A prediction rule for estimating pancreatic cancer risk in chronic pancreatitis patients with focal pancreatic mass lesions with prior negative EUS-FNA cytology

Center for Clinical Epidemiology and Evidence-based Medicine, Second Military Medical University, Shanghai, China.
Scandinavian Journal of Gastroenterology (Impact Factor: 2.36). 11/2010; 46(4):464-70. DOI: 10.3109/00365521.2010.539256
Source: PubMed


Considerable false-negative endoscopic ultrasound guided fine needle aspiration (EUS-FNA) findings exist in chronic pancreatitis patients with focal pancreatic mass lesions. Our aim was to develop a prediction rule to stratify risk for pancreatic cancer in chronic pancreatitis patients with focal pancreatic mass lesions with prior negative EUS-FNA cytology.
A total of 138 eligible consecutive patients were identified from three hospitals between January 2000 and May 2008. A final diagnosis of pancreatic mass lesions was confirmed histologically or verified by a follow-up of at least 12 months. A prediction rule was developed from a logistic regression model by using a regression coefficient-based scoring method, and then internally validated by using bootstrapping.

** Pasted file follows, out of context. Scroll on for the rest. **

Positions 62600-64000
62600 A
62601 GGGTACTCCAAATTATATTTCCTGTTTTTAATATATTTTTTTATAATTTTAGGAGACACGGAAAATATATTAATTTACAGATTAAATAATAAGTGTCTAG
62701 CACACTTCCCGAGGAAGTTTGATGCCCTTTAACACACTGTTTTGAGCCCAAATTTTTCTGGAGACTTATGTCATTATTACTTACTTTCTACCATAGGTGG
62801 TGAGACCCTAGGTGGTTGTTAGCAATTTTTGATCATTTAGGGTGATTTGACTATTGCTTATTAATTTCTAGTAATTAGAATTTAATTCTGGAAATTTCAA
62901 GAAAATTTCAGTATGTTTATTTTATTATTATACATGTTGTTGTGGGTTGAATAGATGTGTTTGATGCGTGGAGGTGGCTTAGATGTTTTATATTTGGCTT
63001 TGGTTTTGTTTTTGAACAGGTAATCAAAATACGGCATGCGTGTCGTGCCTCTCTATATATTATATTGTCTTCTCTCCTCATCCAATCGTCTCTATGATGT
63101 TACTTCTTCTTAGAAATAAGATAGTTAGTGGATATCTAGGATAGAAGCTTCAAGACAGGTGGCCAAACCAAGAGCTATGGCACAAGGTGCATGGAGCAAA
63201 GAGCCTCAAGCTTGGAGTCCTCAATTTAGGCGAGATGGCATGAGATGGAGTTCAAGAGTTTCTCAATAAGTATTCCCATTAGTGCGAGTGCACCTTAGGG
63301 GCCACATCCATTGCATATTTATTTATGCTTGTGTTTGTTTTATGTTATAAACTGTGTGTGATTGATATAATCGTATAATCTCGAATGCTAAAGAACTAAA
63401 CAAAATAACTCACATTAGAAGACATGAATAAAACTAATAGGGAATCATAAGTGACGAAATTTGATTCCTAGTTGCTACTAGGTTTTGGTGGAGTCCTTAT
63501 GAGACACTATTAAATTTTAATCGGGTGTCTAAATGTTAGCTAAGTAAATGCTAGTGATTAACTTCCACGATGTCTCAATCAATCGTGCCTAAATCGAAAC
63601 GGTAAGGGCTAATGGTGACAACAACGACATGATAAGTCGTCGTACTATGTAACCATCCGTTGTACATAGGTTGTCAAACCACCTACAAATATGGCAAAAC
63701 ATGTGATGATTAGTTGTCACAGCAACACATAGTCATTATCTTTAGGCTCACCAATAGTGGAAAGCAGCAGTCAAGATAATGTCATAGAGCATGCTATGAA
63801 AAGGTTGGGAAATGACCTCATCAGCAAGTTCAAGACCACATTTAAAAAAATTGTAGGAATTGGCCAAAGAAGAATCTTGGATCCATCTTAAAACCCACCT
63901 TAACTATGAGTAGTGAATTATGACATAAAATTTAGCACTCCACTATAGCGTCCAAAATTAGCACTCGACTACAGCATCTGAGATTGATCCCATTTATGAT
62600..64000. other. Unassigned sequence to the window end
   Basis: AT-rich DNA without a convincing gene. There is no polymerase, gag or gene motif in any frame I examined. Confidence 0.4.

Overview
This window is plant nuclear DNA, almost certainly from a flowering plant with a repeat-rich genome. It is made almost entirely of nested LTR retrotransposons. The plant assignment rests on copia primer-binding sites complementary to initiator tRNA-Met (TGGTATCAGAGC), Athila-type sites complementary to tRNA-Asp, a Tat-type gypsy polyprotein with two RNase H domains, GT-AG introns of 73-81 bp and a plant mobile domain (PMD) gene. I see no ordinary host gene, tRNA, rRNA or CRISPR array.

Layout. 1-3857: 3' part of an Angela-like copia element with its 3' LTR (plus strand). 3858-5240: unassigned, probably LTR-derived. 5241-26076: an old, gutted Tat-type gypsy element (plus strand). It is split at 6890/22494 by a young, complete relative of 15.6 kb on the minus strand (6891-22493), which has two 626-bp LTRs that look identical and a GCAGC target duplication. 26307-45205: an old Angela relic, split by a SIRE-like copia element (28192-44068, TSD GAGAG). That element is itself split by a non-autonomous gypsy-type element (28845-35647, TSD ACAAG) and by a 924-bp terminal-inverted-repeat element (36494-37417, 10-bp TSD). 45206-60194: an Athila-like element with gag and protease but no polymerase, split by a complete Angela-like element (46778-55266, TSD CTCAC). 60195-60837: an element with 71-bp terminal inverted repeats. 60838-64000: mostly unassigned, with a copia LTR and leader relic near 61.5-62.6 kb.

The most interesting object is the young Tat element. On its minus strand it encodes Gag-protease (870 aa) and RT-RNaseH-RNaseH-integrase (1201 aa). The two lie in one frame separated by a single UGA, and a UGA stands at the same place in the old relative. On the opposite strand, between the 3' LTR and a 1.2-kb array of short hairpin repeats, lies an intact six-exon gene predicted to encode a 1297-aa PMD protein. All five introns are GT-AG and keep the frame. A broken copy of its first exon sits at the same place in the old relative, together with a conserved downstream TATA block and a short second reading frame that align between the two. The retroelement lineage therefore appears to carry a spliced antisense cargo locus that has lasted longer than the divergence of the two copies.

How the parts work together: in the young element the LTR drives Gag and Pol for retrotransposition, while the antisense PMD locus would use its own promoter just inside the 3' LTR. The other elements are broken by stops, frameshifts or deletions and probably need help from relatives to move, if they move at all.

The rate of pancreatic cancer in the cohort was 18.1%. The prediction rule, which was scored from 0 to 10 points, comprised five variables: sex, mass location, mass number, direct bilirubin, and CA 19-9. Among the 87.7% of patients with low-risk scores (≤ 3), the risk of pancreatic cancer was 13.2%; by comparison, this risk was 52.9% (p < 0.001) among the 12.3% of patients with high-risk scores (> 3). If further invasive tests were used for patients with high risk, 36% of patients with pancreatic cancer would not be missed. The prediction rule had good discrimination (area under the receiver operating characteristic curve, 0.72) and calibration (p = 0.96).
The prediction rule can provide available risk stratification for pancreatic cancer in chronic pancreatitis patients with focal mass lesions with prior negative EUS-FNA cytology. Application of risk stratification may improve clinical decision making.

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